August 5, 2008
mike enriquez say ampalaya is good for diabetes though bfad maintains no approved therapeutic claim. some say that ampalaya can help prevent and treat malaria. or ampalaya can stimulate digestion. some even say that ampalaya can help treat hiv infected patients.
whatever medicinal properties people attribute to this vegetable, ampalaya (or amargoso as it is called in our place) is simply a yummy treat regardless of its healing property. whether you stir-fry it with beef or saute it with onion, garlic and tomatoes and adding an egg along the way (the way you do it with burong mustasa), add it to your ginisang sardinas, add it in your paksiw na bangus (or bisugo) or by using it in the ilokano favorite – pinakbet, ampalaya always gives the dish an added twist or an enhanced flavor.
it is an acquired taste, though. this is largely due to its bitterness. but once you get the hang of it, you’ll find ampalaya to be a sweetie.
250 grams beef sirloin
1 medium size ampalaya
2 cloves garlic, crushed
1/4 onion sliced lengthwise
2 tablespoon tausi (fermented black beans)
1 tablespoon oyster sauce
1/2 teaspoon patis (fish sauce)
1 beef cube
cornstarch mixture (1 part cornstarch, 1 part water)
ampalaya con carne is an easy dish to prepare. this is my version of it (some add ginger and some still sesame oil). you can start by carving your beef sirloin into small bite size pieces and seasoning it with salt and pepper. set it aside for 30 mins. heat wok and approximately 3 tablespoons of cooking oil. brown meat on slow fire. this time, cut the ampalaya into 2 1/2 inches. and then slice these 2 1/2 inches ampalaya into halves after which cut it into strips. make sure to peel the pith off (the white flesh) together with seeds.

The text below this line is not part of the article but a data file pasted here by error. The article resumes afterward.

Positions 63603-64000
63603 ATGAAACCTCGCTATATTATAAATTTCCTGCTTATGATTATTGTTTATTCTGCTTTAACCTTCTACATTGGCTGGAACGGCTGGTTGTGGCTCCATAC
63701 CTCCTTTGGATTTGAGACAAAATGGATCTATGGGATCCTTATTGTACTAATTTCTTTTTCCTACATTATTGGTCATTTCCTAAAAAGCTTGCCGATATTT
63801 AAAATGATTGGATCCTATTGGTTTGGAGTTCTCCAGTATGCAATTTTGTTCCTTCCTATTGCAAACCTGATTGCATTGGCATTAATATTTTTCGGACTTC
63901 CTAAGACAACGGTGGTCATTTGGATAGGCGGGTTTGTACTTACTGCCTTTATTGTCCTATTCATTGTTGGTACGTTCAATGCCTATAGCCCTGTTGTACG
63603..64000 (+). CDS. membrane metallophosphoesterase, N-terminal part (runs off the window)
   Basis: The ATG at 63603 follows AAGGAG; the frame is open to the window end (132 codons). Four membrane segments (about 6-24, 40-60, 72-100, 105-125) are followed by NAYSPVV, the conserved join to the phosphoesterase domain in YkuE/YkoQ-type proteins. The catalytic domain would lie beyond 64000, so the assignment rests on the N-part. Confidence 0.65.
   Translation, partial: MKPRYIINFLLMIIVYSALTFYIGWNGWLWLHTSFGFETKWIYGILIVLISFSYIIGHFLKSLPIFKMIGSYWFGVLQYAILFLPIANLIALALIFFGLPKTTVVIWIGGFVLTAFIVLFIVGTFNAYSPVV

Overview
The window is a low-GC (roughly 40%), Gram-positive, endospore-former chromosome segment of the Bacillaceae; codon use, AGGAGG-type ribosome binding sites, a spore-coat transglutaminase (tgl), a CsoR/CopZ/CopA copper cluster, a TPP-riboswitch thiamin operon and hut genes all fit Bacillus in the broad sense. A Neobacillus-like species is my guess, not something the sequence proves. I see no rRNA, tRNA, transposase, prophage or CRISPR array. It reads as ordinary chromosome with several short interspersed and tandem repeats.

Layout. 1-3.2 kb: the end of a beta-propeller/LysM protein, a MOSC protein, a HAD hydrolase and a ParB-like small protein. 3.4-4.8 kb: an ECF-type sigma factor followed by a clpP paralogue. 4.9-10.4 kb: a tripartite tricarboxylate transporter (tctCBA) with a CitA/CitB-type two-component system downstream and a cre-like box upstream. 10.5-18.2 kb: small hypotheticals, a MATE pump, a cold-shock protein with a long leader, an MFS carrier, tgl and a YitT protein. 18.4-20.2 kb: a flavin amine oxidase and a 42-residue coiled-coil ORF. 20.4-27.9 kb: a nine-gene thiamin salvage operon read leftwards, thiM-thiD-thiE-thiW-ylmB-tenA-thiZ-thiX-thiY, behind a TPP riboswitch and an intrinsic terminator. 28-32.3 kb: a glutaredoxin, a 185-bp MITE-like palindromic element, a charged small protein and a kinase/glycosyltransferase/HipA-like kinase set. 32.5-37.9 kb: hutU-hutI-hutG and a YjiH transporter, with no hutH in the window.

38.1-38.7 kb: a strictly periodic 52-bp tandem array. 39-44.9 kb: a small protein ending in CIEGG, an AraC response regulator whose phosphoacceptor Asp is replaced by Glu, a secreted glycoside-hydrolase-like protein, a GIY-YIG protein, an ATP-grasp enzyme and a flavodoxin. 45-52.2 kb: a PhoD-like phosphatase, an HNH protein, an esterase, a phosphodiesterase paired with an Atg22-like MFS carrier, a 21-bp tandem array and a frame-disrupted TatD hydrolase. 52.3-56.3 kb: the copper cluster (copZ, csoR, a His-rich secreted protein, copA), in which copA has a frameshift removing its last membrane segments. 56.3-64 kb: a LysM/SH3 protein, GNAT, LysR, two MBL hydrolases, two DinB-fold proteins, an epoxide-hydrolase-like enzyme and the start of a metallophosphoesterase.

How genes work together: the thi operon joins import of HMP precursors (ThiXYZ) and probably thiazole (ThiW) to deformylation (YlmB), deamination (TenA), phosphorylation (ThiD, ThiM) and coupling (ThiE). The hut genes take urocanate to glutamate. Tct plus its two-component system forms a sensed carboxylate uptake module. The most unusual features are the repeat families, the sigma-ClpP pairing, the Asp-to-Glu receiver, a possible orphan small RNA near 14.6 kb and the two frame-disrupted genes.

now, add the garlic to the browning meat together with the onions. stir. cover meat with water and set heat on highest setting to boil. once boiling, set flame to low and simmer meat. add the tablespoon of oyster sauce, the fermented black beans or tausi and 1/2 teaspoon of patis. wait until the water is absorbed or has evaporated and all that is left is the oil. briefly saute beef in oil and cover meat again with water. set the flame to high once more to boil. set to low once boiling and simmer. add one beef cube. adjust taste with salt if need be.
at this point, prepare your cornstarch mixture. also, steam your ampalaya.
once water is reduced into a fourth of its original measure, stir in the cornstarch mixture until proper consistency is achieved. mix in the steamed ampalaya. turn off heat and place in a small casserole dish.
> if you lack the time to steam the ampalaya, just mix in the ampalaya just before you stir in the cornstarch. do not overcook the ampalaya.
>> make sure that you soak the fermented black beans in water before putting it in.
>>> you can also use mechado cut or beef cubes cut into strips in lieu of sirloin.
>>>> you can also use pork lomo instead of beef. since lomo is pork tenderloin, cooking time will be shortened into half. slice the lomo into strips. brown the meat. add in the garlic and the onions. saute for 3 minutes or so. add 2 tablespoons of oyster sauce once onions are limp. saute for another couple of minutes then add the fermented black beans and cover adequately with water. add the patis and let it simmer for about ten minutes before adding the ampalaya. once ampalaya is cooked but still firm, add in the cornstarch solution and stir. turn off the heat.